Until the Wayfair decision (June 21, 2018), states could require a business to collect and remit sales tax only if the business had a physical presence in the state. Wayfair overruled the physical presence rule, authorizing states to base a remote sales tax collection obligation solely on economic activity in the state, or economic nexus.*
This was groundbreaking.
In previous decisions, the Supreme Court had upheld the physical presence rule on the grounds that taxing remote sales could discriminate against or place undue burdens upon interstate commerce. In Wayfair, however, the court determined South Dakota had taken steps to prevent such discrimination or burdens by:
- Providing safe harbor to companies with limited business in the state (the small-seller exception)
- Forbidding retroactive enforcement of economic nexus
- Participating in the Streamlined Sales and Use Tax Agreement (SST)
Lacking any other guidelines, these three points have become the North Star for the 43 states (plus the District of Columbia) that have adopted and enforce economic nexus.
Like South Dakota, most states provide a small-seller exception and enforce economic nexus prospectively. And while not all are members of the SST, all SST members have adopted economic nexus. See more details in this state-by-state guide to economic nexus laws.
Economic nexus in Alaska
What’s happening in Alaska is a bit different than the situation in the lower 48 because there’s no statewide sales tax or sales tax governing body in Alaska. Any and all cities and boroughs could simply require remote sellers to collect sales tax and remit it to the local tax authorities. And in fact, at least one is doing just that: Nome, as of September 1, 2019. (Update: Nome adopted the Remote Sales Tax Code on March 9, 2020.)
Of course, if every jurisdiction with a sales tax did that, companies could end up registering and filing sales tax returns with more than 100 local tax authorities in Alaska alone. That would likely be burdensome for businesses — and lead to a legal challenge.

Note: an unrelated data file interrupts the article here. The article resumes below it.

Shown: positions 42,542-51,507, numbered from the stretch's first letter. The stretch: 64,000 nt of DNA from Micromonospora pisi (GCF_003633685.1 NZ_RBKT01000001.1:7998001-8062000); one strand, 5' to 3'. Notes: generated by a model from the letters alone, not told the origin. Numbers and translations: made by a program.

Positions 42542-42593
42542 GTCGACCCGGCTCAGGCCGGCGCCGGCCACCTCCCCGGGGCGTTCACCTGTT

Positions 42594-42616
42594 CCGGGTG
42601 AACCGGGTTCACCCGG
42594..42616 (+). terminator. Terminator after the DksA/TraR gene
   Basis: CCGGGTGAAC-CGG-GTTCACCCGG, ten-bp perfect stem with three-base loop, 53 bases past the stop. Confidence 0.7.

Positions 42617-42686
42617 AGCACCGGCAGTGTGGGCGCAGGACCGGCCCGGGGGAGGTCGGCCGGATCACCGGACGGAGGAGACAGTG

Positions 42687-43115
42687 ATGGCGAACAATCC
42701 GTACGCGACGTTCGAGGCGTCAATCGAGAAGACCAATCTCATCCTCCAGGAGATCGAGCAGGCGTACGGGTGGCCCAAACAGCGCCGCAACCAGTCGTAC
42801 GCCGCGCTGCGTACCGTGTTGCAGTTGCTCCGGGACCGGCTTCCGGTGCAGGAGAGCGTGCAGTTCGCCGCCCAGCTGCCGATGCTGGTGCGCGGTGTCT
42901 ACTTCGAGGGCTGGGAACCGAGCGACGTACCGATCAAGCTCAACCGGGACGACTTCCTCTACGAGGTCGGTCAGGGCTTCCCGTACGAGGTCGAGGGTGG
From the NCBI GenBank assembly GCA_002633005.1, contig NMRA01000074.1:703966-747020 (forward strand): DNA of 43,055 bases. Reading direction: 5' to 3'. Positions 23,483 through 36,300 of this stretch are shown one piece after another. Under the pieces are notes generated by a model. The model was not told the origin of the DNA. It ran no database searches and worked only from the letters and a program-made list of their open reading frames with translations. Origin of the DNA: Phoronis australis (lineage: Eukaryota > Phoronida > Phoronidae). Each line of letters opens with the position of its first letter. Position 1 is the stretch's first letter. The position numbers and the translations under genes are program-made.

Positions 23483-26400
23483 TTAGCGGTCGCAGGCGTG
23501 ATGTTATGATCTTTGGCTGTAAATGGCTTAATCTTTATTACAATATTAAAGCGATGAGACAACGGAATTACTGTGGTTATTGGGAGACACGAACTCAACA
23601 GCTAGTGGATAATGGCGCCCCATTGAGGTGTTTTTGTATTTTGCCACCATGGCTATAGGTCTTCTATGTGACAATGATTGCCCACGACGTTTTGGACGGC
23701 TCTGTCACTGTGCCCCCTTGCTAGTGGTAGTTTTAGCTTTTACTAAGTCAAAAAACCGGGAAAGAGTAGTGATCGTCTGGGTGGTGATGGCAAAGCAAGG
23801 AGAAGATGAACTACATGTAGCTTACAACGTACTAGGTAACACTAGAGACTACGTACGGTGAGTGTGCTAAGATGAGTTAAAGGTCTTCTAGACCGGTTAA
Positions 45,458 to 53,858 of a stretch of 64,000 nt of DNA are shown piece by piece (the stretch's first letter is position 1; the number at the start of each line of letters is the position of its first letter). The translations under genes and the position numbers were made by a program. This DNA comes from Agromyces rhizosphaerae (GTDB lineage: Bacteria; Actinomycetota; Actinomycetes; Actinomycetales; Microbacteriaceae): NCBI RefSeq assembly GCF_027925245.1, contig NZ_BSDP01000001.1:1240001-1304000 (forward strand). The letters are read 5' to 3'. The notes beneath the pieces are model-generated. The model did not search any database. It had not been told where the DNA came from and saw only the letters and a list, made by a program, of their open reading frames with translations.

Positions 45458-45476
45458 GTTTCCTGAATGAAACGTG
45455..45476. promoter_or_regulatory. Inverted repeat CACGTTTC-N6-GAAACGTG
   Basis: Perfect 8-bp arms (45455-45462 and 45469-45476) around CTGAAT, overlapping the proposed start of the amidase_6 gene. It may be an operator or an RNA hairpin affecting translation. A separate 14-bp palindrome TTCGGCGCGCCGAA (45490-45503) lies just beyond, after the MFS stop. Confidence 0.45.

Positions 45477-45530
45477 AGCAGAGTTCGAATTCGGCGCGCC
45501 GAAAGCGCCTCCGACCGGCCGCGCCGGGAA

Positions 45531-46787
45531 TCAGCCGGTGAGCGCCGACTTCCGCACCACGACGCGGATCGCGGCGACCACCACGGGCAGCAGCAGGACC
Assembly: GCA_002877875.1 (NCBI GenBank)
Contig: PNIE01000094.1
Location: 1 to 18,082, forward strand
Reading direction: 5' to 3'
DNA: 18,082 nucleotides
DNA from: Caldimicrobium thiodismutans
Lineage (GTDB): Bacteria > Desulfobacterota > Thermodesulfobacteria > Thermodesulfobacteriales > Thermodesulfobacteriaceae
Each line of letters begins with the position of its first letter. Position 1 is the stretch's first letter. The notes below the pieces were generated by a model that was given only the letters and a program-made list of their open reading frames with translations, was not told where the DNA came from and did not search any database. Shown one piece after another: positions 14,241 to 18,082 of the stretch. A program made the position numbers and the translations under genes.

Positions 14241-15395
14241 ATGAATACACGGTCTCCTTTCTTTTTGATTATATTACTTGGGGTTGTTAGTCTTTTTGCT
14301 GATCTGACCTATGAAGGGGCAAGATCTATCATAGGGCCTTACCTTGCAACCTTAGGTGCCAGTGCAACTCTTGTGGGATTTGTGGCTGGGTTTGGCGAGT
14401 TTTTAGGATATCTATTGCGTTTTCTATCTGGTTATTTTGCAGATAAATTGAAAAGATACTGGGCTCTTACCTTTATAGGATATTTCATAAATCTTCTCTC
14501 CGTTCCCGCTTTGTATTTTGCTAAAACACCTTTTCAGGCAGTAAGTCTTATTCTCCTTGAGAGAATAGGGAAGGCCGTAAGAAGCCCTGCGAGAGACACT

Understanding this, representatives from the Alaska Municipal League created the Alaska Intergovernmental Remote Seller Sales Tax Agreement to simplify sales tax compliance for all business required to collect sales tax in Alaska, including in-state businesses selling into jurisdictions where they have no physical presence.
The Agreement implements a single-level, statewide administration of remote sales tax collection, remittance, and exemption certificate management. It’s governed by the Alaska Remote Sellers Sales Tax Commission, a new intergovernmental agency comprised of representatives from member cities and boroughs.
Participation is voluntary — local governments aren’t required to tax remote sales or sign the Agreement. Those that choose to do so and retain their taxing authority: The Commission doesn’t interfere with local rates or sales tax exemptions. However, it may develop and recommend proposals to promote uniformity of local tax law and administration throughout the state.
For additional information regarding your potential sales tax obligations in Alaska, see the Alaska Remote Sellers Sales Tax Commission. Alternatively, contact the professional services team at Avalara.
*The Wayfair ruling didn’t eliminate physical nexus: Having a physical presence in a state still creates an obligation to collect sales tax.